A garden plant labeled "pollinator friendly" would no longer need to be free of insecticides, under a change in state law moving through the Legislature.

Last year, after pressure from gardeners and environmentalists, lawmakers passed a rule that nurseries could not market plants as bee- and butterfly-friendly if they were grown with the controversial class of pesticides called neonicotinoids, which have been implicated in the global decline of honeybees and other insects.

This year, the nursery industry has successfully pushed back. New language approved by the House Monday and before the Senate as early as today, says nurseries can advertise a flower as good for bees and butterflies as long as it's not toxic enough to kill them after one sip of nectar or single load of pollen.

"There is a level of pesticide that is safe for pollinators," said Tim Power, head of government affairs for the Minnesota Nursery and Landscape Association. "Last year's law was passed based on an emotional response rather than scientific facts."

Advocates who supported last year's rules change say the new language is misleading to gardeners, who assume that a label with a bee or butterfly on it means that it's safe for insects.

"It's not friendly," said Kristy Allen, a Minneapolis beekeeper who testified in favor of the original law last year. "It's like saying, well, it's OK to eat this food that has a little bit of poison because it won't affect you right away."

Moreover, it makes the law unwieldy, said Vera Krischik, an associate professor at the University of Minnesota who studies insecticides and insects. The new language says that a plant labeled pollinator friendly can be treated with a neonicotinoid as long as it doesn't contain enough to kill an adult honeybee outright — a ceiling determined by the EPA when it approved the insecticide in the first place. But Krischik said nurseries use more than a dozen different insecticides, creating many ways an insect can be exposed.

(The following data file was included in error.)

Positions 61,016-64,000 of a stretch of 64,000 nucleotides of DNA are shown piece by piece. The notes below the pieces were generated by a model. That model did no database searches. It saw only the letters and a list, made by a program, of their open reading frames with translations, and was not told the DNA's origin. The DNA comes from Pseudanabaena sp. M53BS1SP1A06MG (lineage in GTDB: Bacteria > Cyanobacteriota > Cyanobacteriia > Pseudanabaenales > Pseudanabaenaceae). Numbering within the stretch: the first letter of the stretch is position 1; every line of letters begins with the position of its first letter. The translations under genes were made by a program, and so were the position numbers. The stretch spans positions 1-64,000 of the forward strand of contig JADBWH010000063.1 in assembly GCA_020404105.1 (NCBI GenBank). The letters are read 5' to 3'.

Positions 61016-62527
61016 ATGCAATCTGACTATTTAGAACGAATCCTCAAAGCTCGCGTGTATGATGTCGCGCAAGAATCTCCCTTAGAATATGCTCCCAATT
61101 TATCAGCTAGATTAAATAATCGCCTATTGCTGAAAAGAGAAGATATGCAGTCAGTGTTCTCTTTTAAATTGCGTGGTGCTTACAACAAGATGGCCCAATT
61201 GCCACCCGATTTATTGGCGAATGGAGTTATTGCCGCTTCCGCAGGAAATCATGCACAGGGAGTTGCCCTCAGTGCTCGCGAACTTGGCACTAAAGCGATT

"I'm afraid the change makes the law unenforceable," she said.

The national debate over insecticides is building even as bees continue their precipitous decline. An annual survey of 5,000 beekeepers nationally, released Wednesday, found that they lost 42 percent of their hives in the past year — the second worst decline since the survey began in 2010. Scientists blame many factors, including a flowerless landscape increasingly devoted to row crops, pests and diseases that spread from hive to hive, and pesticides.

Neonicotinoids have become the public focus of the debate because they have rapidly become the most widely used pesticide in the world. The chemical can be used as a spray, but is usually coated on seeds or doused on soil so plants take it up as they grow. That makes them much safer for people and mammals, but it makes the entire plant a neurotoxin for insects that feed on it.

In recent years, a growing body of research has found that, even at sublethal doses, the chemicals can interfere with an insect's ability to navigate and reproduce, and may make them more susceptible to disease and parasites.

The U.S. Environmental Protection Agency recently announced it would restrict new approvals of neonicotinoid insecticides until it completes a long-awaited scientific review of their effect on bees. The White House is soon expected to release a new national pollinator protection plan.

Minnesota is the only state to pass a labeling law designed to help consumers avoid insecticide treated plants that are also attractive to pollinators.

Now, the tug-of-war is just as much about what "pollinator friendly" means as it is about the use of insecticides.

Power said that the nursery industry has long used the term to describe a flower's characteristics.

"It's … talking about a plant that's attractive to pollinators in the first place," he said. "It has nothing to do with pesticides."

But gardeners, beekeepers and environmental groups say that was false advertising, and consumers had a right to know whether they were buying a plant that is attractive — but potentially toxic — to insects.

"Yes, you can attract them — and kill them or make them sick," said Rep. Rick Hansen, DFL South St. Paul, who sponsored the original law last year.

But nursery owners did not like the choices they were forced into, Power said. They had to make sure every plant was free of insecticide, or they had to remove any reference to pollinators on the tags and labeling.

They were also forced to use spray insecticides that killed many bees and butterflies when applied, and were much riskier for people.

"There's been a trade-off," said Marla Spivak, a professor and bee expert at the University of Minnesota. "They want to do the right thing."

It would help the nursery owners if their plants could contain a low level of insecticide, Spivak added.

"But I don't know that it would help bees," she said.